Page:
Catastrophic Impairment, what do you need to know and what is new


Catastrophic impairment is a “hot topic”, to say the less, in the field of the accidents benefits and insurance companies. But, why is so important? Why is so polemic? We can resume to one main point, the money involve.

When a person is seeking to receive a benefit from an insurance company, being classified under the category of “catastrophic impairment” could represent a big difference in the amount of money that the person can receive from the insurance company.


Where we can find the definition of catastrophic impairment?

In Ontario, the Statutory Accident Benefits Schedule (SABS), define in his clauses 2(1.2)(f) and (g) what we can consider as a catastrophic impairment. Basically, the law define it as follow:


For the purposes of this Regulation, a catastrophic impairment caused by an accident is,

  1. paraplegia or quadriplegia;
  2. the amputation or other impairment causing the total and permanent loss of use of an arm or a leg;
  3. the total loss of vision in both eyes;
  4. subject to subsection (4), brain impairment that, in respect of an accident, results in,
    1. a score of 9 or less on the Glasgow Coma Scale as published in Jennett, B. and Teasdale, G.,Management of Head Injuries, Contemporary Neurology  Series, Volume 20, F.A. Davis Company, Philadelphia, 1981, according to a test administered within a reasonable period of time after the accident by a person trained for that purpose, or
    2. a score of 2 (vegetative) or 3 (severe disability) on the Glasgow Outcome Scale, as published in Jennett, B. and Bond, M., Assessment of Outcome After Severe Brain Damage, Lancet i:480, 1975, according to a test administered more than six months after the accident by a person trained for that purpose;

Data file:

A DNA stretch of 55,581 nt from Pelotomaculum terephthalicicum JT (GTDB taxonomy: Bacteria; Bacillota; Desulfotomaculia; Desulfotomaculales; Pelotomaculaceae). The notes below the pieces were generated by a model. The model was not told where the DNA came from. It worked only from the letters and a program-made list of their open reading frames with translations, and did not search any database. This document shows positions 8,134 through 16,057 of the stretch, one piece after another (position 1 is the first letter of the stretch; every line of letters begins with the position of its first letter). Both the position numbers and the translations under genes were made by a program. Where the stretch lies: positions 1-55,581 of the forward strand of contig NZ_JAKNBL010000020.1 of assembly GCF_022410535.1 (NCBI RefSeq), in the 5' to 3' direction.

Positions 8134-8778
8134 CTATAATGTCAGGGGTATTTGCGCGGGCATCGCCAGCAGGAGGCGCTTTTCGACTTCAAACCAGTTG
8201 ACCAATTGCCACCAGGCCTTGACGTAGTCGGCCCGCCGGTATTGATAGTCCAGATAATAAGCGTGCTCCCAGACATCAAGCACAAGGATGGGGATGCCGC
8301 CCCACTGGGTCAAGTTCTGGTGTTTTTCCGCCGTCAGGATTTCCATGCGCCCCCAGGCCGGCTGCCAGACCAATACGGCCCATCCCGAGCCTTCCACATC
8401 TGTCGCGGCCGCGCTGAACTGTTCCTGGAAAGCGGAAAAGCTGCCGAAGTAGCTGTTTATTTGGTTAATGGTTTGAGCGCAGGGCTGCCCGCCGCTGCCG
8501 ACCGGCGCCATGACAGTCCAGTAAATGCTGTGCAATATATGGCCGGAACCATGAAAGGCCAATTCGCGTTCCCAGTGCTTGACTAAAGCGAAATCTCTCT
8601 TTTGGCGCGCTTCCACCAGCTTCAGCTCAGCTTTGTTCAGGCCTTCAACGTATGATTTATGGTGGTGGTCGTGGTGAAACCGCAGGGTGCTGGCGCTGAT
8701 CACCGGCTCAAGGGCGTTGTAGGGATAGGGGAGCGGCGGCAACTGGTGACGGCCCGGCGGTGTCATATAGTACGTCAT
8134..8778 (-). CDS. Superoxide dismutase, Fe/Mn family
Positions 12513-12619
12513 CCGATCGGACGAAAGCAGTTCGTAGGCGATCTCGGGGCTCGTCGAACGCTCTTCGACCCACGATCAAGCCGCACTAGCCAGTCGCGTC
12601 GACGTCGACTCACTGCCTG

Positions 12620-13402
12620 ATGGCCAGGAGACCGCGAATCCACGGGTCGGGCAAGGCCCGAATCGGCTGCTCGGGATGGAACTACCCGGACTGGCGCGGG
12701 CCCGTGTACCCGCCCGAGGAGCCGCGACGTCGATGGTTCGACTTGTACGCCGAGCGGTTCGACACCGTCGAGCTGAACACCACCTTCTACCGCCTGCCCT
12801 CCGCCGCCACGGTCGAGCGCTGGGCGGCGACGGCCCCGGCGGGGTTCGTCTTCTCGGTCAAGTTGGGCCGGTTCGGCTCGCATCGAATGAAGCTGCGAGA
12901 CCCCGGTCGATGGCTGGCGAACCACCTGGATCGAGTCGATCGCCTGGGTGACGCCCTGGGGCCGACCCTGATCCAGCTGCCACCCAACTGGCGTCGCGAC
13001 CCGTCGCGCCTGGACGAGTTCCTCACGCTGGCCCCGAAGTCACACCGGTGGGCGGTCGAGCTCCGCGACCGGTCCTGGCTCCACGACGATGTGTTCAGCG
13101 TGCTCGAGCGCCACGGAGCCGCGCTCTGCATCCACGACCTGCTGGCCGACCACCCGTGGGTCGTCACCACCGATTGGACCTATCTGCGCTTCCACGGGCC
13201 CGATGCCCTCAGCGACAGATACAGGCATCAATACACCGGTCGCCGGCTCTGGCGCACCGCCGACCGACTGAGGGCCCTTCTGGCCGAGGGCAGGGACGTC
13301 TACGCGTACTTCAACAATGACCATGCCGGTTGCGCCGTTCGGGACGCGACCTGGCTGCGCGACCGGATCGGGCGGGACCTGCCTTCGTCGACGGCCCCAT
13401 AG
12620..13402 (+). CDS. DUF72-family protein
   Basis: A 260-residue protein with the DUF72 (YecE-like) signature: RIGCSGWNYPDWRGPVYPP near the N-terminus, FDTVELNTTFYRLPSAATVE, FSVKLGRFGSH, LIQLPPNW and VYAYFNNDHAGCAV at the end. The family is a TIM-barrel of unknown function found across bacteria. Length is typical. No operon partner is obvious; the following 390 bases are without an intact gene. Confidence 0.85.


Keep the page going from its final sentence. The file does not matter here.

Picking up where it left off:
5. subject to subsections (4), (5) and (6), an impairment or combination of impairments that, in accordance with the American Medical Association’s Guides to the Evaluation of Permanent Impairment, 4th edition, 1993, results in 55 per cent or more impairment of the whole person; or
  6. subject to subsections (4), (5) and (6), an impairment that, in accordance with the American Medical Association’s Guides to the Evaluation of Permanent Impairment, 4th edition, 1993, results in a class 4 impairment (marked impairment) or class 5 impairment (extreme impairment) due to mental or behavioral disorder.


What about case law?

Being a main issue in the field of the accident benefits, is reasonable that exists a lot of case law related with what we can consider and we cannot consider as catastrophic impairment. We can mentioned two recent important cases related with the catastrophic impairment definition

  • Aviva and Pastore (2012 ONCA 642) : in this case, the Ontario Court of Appeal stated that is enough be markedly impaired in one of the four of her activities of daily living , social functioning, concentration and deterioration on the job, to the person be considered under the category of catastrophic impair and ask for a higher compensation.
  • Kusnierz v. The Economical Mutual Insurance  (2010 ONSC 5749): in this case,Ontario Court of Appeal found that is possible combine psychological and physical impairments to reach the “minimum” percentage required to be consider as a case of catastrophic impairment.